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Consider the following scenario. You play some media content in Windows Media Player 10 or in an application that uses the Windows Media Player 10 ActiveX control. Next, you click the Stop button, and then you click the Play button. If you repeatedly perform this "play-stop-play" operation, a memory leak occurs. You can verify this memory leak by using one of the following methods:
In Windows Task Manager, notice that the memory usage increases during the "play-stop-play" operation.
In Performance Monitor (Perfmon.exe), add the Private Bytes counter and the Virtual Bytes counter. Then, notice that the values of these counters increase during the "play-stop-play" operation.
These counters are under the Process performance object in Performance Monitor.
This problem does not occur in Windows Media Player 11.
This problem occurs because some unnecessary memory is not released in the Wmp.dll assembly.
119591 How to obtain Microsoft support files from online services
Microsoft scanned this file for viruses. Microsoft used the most current virus-detection software that was available on the date that the file was posted. The file is stored on security-enhanced servers that help prevent any unauthorized changes to the file.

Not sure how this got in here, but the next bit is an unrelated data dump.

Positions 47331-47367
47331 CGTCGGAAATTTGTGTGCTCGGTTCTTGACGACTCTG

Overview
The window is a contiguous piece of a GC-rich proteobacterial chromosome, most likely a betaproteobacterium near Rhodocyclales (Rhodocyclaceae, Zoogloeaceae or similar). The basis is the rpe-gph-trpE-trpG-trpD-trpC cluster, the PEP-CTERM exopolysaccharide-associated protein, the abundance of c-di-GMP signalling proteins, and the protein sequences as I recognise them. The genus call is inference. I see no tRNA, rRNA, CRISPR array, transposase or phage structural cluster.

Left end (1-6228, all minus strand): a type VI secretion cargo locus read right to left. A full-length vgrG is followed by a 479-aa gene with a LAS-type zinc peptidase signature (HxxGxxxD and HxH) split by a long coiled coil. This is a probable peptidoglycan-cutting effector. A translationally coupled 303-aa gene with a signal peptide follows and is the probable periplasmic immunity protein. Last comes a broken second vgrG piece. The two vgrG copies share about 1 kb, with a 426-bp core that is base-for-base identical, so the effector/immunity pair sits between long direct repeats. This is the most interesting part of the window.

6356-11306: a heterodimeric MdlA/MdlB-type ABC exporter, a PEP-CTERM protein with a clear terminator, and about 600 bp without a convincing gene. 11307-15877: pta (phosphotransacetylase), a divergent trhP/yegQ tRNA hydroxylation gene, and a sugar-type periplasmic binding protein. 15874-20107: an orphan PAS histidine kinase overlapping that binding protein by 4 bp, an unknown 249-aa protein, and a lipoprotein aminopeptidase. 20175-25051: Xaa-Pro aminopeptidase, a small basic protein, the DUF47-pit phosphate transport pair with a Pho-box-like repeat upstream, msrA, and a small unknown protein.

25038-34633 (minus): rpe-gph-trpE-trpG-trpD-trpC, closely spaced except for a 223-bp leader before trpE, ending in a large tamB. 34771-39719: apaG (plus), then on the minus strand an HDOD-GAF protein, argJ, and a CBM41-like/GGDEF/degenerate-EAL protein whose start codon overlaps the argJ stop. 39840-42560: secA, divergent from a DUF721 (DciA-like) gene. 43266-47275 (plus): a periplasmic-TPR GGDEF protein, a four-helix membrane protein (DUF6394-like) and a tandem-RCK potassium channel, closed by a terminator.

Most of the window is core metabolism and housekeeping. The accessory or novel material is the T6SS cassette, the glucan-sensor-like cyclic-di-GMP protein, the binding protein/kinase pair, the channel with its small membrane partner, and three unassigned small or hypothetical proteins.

No prerequisites are required.
You do not have to restart your computer after you apply this update.
Update replacement information
This update replaces update 949056.
To use this update, you do not have to make any changes to the registry.
The English version of this update has the file attributes (or later file attributes) that are listed in the following table. The dates and times for these files are listed in Coordinated Universal Time (UTC). When you view the file information, it is converted to local time. To find the difference between UTC and local time, use the Time Zone tab in the Date and Time item in Control Panel.
Microsoft has confirmed that this is a problem in the Microsoft products that are listed in the "Applies to" section.